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Whenever writers describe a scene, we tend to forget one important factor. I know I do. I have trouble describing this one element that has a greater sense of nostalgia and connection than any others.

What am I referring to? It’s the sense of smell. How often do we incorporate odors and aromas into our writing? Not as much as we should. Yet, it’s the one element, in real life, with which we make the best connection. Think about it.

Have you ever smelled a certain lotion, and your mind immediately placed you back to where you first experienced that scent? I know I have. Some places that I’ve landed have been locations of pain, while others of these momentary paradises I didn’t ever want to leave.

What about the smell of old sweat and wine? Ever smelled that before? Awful, huh? Well to most people it is. Think about other smells, and I’m not talking about the common ones like the smell of roses and violets.

But we smell aromas all the time. In fact, there are some scents that we would refer to as aromas, and there are others that we would consider to be odors. What about the smell of cold, rusted metal? That’s a common smell. Or what about the smell of dirt or grass even.

How can you weave these scents into your story like an experienced tailor? I’m not saying that we should have smells at every scene introduction, but I do think that it’s important to incorporate scents whenever possible.

Consider this. If we want the reader to know exactly what our character is thinking, then intertwining scents into the story will make a substantial difference. One thing to remember is that whenever smells are normal, we don’t notice them. But, whenever a scent is more unique than all the others that we’ve been smelling for the past few days, that aroma stays with us.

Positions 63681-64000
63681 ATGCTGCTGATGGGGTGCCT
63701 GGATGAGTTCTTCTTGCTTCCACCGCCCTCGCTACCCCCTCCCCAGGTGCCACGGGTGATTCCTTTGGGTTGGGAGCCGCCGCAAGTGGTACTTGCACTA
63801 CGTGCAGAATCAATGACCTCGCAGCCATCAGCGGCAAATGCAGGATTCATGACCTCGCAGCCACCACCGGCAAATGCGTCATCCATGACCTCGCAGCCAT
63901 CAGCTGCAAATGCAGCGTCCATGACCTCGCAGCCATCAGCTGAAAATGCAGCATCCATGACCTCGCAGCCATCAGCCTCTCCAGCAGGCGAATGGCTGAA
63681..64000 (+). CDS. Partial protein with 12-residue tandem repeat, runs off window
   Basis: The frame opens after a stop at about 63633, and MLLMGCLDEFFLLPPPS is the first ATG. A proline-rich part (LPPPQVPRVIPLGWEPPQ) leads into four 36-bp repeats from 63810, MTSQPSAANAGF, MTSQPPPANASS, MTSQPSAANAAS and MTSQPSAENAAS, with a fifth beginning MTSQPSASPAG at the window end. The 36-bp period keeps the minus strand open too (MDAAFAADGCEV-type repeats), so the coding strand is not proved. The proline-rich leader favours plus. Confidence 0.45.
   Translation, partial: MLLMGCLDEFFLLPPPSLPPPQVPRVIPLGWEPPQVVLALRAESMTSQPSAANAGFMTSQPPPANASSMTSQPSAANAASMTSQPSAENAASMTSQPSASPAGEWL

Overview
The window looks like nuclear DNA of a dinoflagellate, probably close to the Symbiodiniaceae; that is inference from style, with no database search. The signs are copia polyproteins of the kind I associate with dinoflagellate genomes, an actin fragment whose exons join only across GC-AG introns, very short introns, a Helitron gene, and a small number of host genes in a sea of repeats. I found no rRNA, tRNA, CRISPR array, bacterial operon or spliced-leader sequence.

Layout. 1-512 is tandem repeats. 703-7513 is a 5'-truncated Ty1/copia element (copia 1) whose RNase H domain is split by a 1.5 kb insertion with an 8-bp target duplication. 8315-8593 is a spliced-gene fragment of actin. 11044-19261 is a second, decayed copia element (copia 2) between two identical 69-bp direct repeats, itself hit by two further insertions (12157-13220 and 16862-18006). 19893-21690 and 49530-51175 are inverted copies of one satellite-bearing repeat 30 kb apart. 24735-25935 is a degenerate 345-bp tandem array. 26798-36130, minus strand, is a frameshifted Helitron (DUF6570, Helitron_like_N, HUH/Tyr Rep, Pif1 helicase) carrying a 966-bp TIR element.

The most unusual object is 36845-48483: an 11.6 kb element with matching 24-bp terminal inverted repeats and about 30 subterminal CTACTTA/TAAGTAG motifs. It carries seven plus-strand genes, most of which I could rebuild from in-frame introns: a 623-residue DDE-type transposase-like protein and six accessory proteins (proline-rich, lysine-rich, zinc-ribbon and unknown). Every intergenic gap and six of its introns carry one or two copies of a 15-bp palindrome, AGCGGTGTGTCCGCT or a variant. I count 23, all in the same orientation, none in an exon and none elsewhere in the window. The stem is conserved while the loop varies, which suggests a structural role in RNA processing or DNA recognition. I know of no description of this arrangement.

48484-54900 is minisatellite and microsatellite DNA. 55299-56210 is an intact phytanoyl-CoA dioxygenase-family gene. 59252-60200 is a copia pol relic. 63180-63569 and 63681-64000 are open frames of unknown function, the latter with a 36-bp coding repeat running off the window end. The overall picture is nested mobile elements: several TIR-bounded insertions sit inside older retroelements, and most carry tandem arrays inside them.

I can remember the time when I poured cologne on myself by mistake when I was a kid. I tried to wash it out, but alas, I couldn’t. I remember that smell like it happened to me recently, and I am sure that it was over 20 years ago.

Use scents to grab your reader by the collar and shake him, saying, “Pay attention! Don’t you dare go to sleep on me!”

The key to your reader’s heart is through his nostrils. Turn gently, and that door may open. Take care, and I look forward to you stopping by tomorrow!

7 thoughts on “I SMELL DEAD PEOPLE

  1. journeyofjordannaeast

    I was just thinking about this the other day as I wrote how a character remembered the sweet smell of pears in a pretty girl’s wake. I really liked the sentence and made a conscious effort to incorporate more olfactory cues throughout my writing. Timely post!

    1. William Stadler Post author

      Pretty impressive! And it’s those kinds of cues that really make for a more engaging story. Most people know what pears smell like, and adding that nostalgia factor really helps to generate the emotion.

      Thanks for sharing!

  2. mariathermann

    Great post. I love introducing the sense of smell into my stories, it really sets the scene and with just a few words we know our reader will experience all that we wanted him/her to experience…far better than giving a lengthy description of what a place looks like. Also works great with people, when we try to describe them in not too many words. “His sour breath insulted Marlena’s nostrils and she had to stop herself from retching” is so much better than giving a description of the guy being a drunk and in rather a bad shape after throwing up.

    1. William Stadler Post author

      Maria, that so true. And I like your description there. It becomes sickly vivid when it’s described that way. Thanks for your insight!

    1. William Stadler Post author

      Yeah I know what you mean. It’s the sense that we don’t think about even we use it all the time.


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